Prioleau decorated his house at 19 Abercromby Square in Liverpool with an elaborate mixture of classical and Confederate symbolism, some of which, such as the fresco on the entrance porch ceiling (above) which displays the palmetto tree, being the State symbol for South Carolina, would be instantly recognisable to Confederate supporters.

The Lancashire Cotton Famine was as much a result of overproduction in the years prior to the American Civil War as the supply of raw cotton being cut off due to the Union blockade.  The cotton workers of mill towns such as Manchester became unemployed as a result, and a rioting took place in Stalybridge in 1863, spreading to Ashton, Hyde and Dukinfield.  Despite this hardship, cotton workers had met at the Free Trade Hall in Manchester and had given support to Lincoln and the Union in the fight against slavery.  However, support was divided in certain Lancashire cotton producing towns, and some mills actually hoisted the Confederate flag on the day the Prince of Wales marries Princess Alexandra in 1863.

William Ewart Gladstone, despite his liberalism, had shocked his fellow politicians on his views on the American Civil War and the issue of slavery.  Gladstone, whose elder brother Robertson was a high ranking Freemason and politician in Liverpool, and whose father had kept slaves on his West Indies plantation, gave a speech in Newcastle in October 1862, were he had effectively recognised the Confederacy:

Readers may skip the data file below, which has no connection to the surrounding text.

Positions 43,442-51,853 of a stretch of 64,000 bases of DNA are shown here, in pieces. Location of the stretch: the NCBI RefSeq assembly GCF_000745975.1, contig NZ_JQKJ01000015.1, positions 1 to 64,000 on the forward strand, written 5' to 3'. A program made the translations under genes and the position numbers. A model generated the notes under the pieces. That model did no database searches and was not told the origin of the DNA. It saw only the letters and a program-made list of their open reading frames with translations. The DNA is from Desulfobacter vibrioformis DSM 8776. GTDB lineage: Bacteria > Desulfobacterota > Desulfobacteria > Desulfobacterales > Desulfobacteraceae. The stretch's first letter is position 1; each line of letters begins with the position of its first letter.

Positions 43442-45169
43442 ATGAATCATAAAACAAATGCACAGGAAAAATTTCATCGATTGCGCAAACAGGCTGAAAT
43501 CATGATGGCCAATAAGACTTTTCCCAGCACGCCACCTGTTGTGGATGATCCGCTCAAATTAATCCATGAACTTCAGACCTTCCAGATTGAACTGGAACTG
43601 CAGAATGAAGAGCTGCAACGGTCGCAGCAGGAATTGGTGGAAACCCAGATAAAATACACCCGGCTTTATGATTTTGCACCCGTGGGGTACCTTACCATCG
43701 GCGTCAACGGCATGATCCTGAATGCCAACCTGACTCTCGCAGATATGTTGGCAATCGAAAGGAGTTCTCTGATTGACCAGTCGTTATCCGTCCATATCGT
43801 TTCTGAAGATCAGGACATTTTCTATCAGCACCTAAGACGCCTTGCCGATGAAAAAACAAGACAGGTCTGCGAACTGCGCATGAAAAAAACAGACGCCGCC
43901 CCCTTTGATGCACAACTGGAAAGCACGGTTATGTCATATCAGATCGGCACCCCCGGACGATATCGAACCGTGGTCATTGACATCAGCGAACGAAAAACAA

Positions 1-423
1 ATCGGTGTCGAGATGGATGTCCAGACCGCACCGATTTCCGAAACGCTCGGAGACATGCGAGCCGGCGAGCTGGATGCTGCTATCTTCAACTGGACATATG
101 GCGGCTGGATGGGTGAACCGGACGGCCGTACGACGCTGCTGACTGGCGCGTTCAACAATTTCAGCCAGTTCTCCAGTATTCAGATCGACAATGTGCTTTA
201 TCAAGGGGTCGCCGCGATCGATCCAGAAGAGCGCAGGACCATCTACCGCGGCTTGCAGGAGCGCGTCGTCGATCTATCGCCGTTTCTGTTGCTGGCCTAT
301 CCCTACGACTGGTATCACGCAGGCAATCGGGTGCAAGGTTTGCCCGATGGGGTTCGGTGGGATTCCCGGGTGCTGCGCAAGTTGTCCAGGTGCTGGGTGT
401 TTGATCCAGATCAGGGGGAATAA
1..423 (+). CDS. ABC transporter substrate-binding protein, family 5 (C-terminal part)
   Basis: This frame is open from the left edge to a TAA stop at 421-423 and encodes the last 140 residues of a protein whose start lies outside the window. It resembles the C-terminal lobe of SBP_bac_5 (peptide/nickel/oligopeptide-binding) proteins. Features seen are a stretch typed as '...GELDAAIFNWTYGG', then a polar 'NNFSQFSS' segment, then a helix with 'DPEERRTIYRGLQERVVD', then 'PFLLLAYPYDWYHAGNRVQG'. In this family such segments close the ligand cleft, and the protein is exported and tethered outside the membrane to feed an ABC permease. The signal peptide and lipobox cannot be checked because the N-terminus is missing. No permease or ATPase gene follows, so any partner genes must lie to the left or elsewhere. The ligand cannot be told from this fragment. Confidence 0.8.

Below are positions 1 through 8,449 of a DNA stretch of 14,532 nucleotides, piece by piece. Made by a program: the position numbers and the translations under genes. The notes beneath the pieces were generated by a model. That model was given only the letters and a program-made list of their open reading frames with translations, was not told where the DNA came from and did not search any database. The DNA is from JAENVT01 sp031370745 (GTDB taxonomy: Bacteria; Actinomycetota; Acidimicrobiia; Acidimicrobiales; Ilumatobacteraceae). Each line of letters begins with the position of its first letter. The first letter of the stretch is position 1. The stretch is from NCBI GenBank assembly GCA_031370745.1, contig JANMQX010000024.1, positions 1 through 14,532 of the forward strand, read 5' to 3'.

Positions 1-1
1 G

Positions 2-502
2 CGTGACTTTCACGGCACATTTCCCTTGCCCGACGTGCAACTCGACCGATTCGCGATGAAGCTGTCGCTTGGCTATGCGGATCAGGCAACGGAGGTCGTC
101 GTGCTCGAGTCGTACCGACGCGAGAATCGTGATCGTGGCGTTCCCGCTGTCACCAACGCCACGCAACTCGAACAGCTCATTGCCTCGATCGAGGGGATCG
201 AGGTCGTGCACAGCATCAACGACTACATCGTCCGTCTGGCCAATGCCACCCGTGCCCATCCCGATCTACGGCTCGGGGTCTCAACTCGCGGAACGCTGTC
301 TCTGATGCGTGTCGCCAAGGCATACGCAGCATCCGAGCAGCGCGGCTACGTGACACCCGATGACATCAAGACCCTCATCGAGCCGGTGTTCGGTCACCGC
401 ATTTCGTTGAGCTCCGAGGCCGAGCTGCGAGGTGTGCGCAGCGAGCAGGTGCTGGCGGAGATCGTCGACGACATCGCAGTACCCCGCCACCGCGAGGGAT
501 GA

‘We may have our own opinions about slavery; we may be for or against the South; but there is no doubt that Jefferson Davies and other leaders of the South have made an army; they are making, it appears, a navy; and they have made, what is more than either, they have made a nation…’[4]

Gladstone’s reference to the Confederacy ‘making a navy’ was certainly uncanny regarding that his home town of Liverpool was central to the ship building activities of Confederate agent James Dunwoody Bulloch at this time.  Gladstone’s Newcastle speech certainly stirred feelings across the British political spectrum, leading the Liberal spokesman John Bright to comment ‘he has no word of sympathy for the four million bondsmen of the South’.[5]  Though he was against slavery, Gladstone ultimately disapproved of the Civil War to bring about its end.[6]

The offices of Fraser and Trenholm at Rumford Place, as they are today.

All photos taken with permission by Dr David Harrison

© Dr David Harrison 2016

[1] Abraham Lincoln, ‘From a Speech at New Haven, Connecticut, March 6th, 1860’, in Mario M. Cuomo and Harold Holzer, (ed.), Lincoln on Democracy; His own words, with essays by America’s foremost Civil War historians, (New York: Fordham University Press, 2004), p.176-177.
[2] John Hussey, Cruisers, Cotton and Confederates, Liverpool Waterfront in the days of the Confederacy, (Birkenhead: Countrywise, 2009), pp.17-19.
[3] See the Fraser and Trenholm Archive, The Liverpool Maritime Museum.  The archive includes original letters from Prioleau to key figures in the Confederacy, discussing loans and blockade running vessels.
[4] Peter J. Parish, ‘Gladstone and America’ in Peter J. Jagger (ed.,), Gladstone, (Hambledon Continuum, 1998), pp.85-105, on p.97.
[5] Ibid., p.99.  See also Philip Magnus, Gladstone A Biography, (New York, E.P Dutton & Co., 1954), p.154.
[6] Peter J. Parish, ‘Gladstone and America’ in Peter J. Jagger (ed.,), Gladstone, (Hambledon Continuum, 1998), pp.85-105, on p.99